“A person acts purposely with respect to the nature of his/her conduct or a result thereof if it is his/her conscious object to engage in conduct of that nature or to cause such a result. A person acts purposely with respect to attendant circumstances if he/she is aware of the existence of such circumstances or he/she believes or hopes that they exist.”

Under NJSA 2C:33-2b, Offensive Language states in pertinent part:

A person is guilty of a petty disorderly persons offense if, in a public place, and with purpose to offend the sensibilities of a hearer or in reckless disregard of the probability of so doing, he addresses unreasonably loud and offensively coarse or abusive language, given the circumstances of the person present and the setting of the utterance, to any person present.

To be convicted under this subsection, the prosecution must prove not only that the specific language in question was unreasonably loud but also the fact it was offensively coarse or abusive.

So as you can tell, although this statute does encompass a wide array of potential conducting, including but not limiting too fighting, threatening to fight, offensive language or any other tumultuous behavior, it does have limits. This is why you should contact and speak to an experienced criminal defense attorney about your options, prior to appearing in court.

Is Disorderly Conduct a Criminal Offense in New Jersey?

Yes, disorderly conduct is considered a petty disorderly persons offense, which is New Jersey’s version of a misdemeanor. If convicted, a Defendant would be subject to the following penalties:

  • 30 Days in the Monmouth County Jail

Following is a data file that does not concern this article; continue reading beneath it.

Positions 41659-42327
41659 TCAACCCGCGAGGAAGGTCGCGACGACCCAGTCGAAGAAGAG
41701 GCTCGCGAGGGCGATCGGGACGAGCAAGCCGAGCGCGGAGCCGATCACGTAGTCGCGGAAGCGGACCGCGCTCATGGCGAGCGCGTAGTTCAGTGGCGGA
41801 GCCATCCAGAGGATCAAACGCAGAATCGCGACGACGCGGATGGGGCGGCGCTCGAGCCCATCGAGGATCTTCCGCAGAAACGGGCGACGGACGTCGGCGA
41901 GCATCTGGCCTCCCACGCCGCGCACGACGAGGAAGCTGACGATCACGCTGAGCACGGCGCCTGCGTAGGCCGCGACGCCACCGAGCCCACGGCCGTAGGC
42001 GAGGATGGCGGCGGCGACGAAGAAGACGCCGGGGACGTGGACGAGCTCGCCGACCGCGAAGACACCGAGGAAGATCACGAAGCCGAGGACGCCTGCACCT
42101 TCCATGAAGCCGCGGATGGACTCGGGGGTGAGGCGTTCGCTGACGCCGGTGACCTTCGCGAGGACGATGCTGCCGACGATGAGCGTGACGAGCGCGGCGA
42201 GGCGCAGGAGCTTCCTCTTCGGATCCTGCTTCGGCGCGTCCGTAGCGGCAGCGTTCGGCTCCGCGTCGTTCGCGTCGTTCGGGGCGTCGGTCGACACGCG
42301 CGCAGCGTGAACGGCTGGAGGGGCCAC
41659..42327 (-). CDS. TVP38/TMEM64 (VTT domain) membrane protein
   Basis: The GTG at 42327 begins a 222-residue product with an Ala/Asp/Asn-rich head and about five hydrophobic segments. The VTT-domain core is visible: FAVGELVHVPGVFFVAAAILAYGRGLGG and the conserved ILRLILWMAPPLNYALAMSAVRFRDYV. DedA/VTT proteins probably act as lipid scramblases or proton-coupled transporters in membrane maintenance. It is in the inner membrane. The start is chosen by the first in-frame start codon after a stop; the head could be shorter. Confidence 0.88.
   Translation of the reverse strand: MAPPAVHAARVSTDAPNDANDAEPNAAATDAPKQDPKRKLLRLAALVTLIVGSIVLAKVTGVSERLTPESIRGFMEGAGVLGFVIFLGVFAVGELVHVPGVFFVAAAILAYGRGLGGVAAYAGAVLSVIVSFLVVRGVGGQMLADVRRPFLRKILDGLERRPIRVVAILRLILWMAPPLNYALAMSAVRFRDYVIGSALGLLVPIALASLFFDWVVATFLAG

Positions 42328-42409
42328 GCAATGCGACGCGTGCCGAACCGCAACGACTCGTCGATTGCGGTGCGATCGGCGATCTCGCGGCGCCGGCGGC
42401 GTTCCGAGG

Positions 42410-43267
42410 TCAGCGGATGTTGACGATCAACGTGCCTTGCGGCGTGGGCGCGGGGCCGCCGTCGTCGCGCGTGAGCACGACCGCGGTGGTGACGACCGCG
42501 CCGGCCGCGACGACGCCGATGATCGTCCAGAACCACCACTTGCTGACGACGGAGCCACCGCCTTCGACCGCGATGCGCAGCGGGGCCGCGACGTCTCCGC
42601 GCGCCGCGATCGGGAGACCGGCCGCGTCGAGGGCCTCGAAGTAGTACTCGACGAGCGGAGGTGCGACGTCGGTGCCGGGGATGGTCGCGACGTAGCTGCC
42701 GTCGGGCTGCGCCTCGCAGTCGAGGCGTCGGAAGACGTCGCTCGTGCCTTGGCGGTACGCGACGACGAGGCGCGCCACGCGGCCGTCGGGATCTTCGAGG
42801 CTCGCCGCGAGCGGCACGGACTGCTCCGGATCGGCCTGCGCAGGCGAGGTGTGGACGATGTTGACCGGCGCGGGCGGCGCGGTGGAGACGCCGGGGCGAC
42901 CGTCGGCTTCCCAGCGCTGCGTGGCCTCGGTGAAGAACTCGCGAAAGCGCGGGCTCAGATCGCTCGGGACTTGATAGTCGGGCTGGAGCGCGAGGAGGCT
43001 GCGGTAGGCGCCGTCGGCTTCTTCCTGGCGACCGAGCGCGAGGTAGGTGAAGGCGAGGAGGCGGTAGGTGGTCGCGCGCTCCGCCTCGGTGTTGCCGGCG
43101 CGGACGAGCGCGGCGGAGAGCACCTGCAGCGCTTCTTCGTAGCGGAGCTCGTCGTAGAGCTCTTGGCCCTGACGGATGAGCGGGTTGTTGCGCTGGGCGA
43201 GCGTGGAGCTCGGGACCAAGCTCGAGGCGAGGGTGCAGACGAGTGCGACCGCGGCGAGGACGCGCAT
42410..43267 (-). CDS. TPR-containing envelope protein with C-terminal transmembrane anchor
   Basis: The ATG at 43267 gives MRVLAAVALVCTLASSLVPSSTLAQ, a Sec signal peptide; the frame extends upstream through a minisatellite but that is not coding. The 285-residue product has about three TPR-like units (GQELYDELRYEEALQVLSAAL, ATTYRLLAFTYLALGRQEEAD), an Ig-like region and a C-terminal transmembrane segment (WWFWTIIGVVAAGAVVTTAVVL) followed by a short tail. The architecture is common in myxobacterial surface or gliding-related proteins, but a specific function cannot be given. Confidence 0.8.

• A $500 Fine
  • Probation
  • Community Service
  • A $75 Safe Neighborhood Services Fund Fee
  • A $30 Law Enforcement Officers Training & Equipment Fee
  • A $50 Victims of Crimes Compensation Fund Fee
  • Court Ordered Rehab

As you can tell, this is not something that should be taken lightly. The ramifications if convicted will undoubtably have a significant impact on your life.

Will a Disorderly Conduct Charge Remain on my Record Forever?

In short, the answer is no, a disorderly conduct conviction can be expunged in New Jersey. That is provided that the Defendant does not have any other arrest or convictions in this State or any other State. Pursuant to NJSA 2C:52-3, which is the governing statute in New Jersey for expunging a disorderly persons conviction, a Defendant may petition the court to expunge the conviction from their record after the expiration of three years. For more information on expunging a disorderly conduct charge in Monmouth County, please click the link.

Contact a Belmar Township NJ Disorderly Conduct Lawyer to Discuss Your Case

Keith Oliver Criminal Law is a Monmouth County based criminal defense firm that has a tremendous amount of experience defending those charged with disorderly conduct in the Belmar Municipal Court. As you can see from reading above, being charged with disorderly conduct is not something to take lightly. The potential ramifications if convicted can have a devastating impact on your future. If you would like to speak to one of our Belmar criminal defense attorneys today about your options, then please contact us directly at 732-858-6959 or you can try contacting us online as well.